by Kathryn M. Nash, Esq.
Participation in new “social media” outlets is on the rise, creating many questions for employers. Should we be using social media to develop business or to recruit new talent? Should we allow employees to use social media at work? What types of restrictions do we need? Can we monitor off-duty conduct? And what are the potential liabilities?
Defining social media
Social media generally refers to online tools or web sites that allow interaction between the web site operator and web site users, or among users, and permit user-generated content to be posted. Examples of social media include blogs, wikis, sites for sharing video (YouTube), social networking sites (Facebook, MySpace and LinkedIn), micro-blogging sites (Twitter) and online virtual worlds (Second Life).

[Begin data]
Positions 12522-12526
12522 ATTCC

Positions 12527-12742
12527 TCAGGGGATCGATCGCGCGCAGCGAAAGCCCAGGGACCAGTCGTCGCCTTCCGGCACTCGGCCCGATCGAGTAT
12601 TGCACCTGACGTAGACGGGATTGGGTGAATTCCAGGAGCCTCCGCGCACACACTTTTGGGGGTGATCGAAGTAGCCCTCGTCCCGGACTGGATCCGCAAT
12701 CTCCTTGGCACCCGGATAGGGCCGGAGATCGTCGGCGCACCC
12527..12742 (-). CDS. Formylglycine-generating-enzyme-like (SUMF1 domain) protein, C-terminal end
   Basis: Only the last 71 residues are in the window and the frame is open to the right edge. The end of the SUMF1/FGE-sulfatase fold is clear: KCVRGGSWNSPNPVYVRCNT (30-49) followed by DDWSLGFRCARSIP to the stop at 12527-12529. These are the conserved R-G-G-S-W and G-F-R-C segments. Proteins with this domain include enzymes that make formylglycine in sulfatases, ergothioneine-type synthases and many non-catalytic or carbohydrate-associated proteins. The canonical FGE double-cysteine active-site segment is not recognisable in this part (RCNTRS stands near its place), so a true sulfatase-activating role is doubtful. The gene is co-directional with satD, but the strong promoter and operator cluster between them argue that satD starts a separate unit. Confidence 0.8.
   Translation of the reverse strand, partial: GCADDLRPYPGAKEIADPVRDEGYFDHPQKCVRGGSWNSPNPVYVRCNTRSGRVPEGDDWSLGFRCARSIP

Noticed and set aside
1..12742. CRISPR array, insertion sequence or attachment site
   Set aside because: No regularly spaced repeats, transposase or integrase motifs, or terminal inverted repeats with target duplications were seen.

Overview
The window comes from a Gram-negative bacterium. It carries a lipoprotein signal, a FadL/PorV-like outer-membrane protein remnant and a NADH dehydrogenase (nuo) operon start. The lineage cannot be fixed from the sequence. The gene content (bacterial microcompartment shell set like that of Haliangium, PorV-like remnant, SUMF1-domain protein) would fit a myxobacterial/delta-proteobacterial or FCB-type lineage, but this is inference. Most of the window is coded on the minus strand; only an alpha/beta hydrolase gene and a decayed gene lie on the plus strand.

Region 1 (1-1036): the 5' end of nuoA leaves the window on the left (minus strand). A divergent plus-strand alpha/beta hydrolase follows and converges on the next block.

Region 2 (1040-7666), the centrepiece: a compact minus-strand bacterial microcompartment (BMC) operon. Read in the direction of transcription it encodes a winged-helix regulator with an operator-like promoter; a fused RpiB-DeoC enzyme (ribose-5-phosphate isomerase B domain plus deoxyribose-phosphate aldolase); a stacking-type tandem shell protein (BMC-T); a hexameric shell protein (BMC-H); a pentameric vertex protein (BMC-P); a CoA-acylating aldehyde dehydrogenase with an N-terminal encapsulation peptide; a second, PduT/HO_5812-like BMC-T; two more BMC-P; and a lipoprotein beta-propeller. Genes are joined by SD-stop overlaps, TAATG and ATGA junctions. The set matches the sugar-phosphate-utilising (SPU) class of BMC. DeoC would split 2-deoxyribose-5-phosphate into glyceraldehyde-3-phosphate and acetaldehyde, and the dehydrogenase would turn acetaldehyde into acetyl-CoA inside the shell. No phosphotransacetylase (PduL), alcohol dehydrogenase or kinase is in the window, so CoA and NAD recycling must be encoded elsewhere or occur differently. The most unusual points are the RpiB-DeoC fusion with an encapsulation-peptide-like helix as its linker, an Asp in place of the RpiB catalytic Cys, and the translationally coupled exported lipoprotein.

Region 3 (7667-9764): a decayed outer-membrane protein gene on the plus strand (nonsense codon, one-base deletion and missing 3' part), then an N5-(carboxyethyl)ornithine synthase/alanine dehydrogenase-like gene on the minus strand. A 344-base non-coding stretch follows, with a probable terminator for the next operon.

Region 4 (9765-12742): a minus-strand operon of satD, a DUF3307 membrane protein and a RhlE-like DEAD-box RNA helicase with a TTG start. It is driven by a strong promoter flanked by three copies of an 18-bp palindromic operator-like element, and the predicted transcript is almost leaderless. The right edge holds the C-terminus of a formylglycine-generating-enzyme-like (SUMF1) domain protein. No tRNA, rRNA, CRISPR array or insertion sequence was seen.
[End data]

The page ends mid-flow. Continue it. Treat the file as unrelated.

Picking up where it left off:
While social media provides many useful opportunities to communicate directly with members of the public, there are a number of legal is...(register to read more)
- How to Fire an Employee the Legal Way: 6 Termination Guidelines
- 14 Tips on Business Etiquette
- Worker must articulate ADA needs, alterations
- Radical change to worker's schedule lets him win unemployment benefits
- Admin Checkup: Sharpen your goal-setting
- Check for not so obvious patterns of race discrimination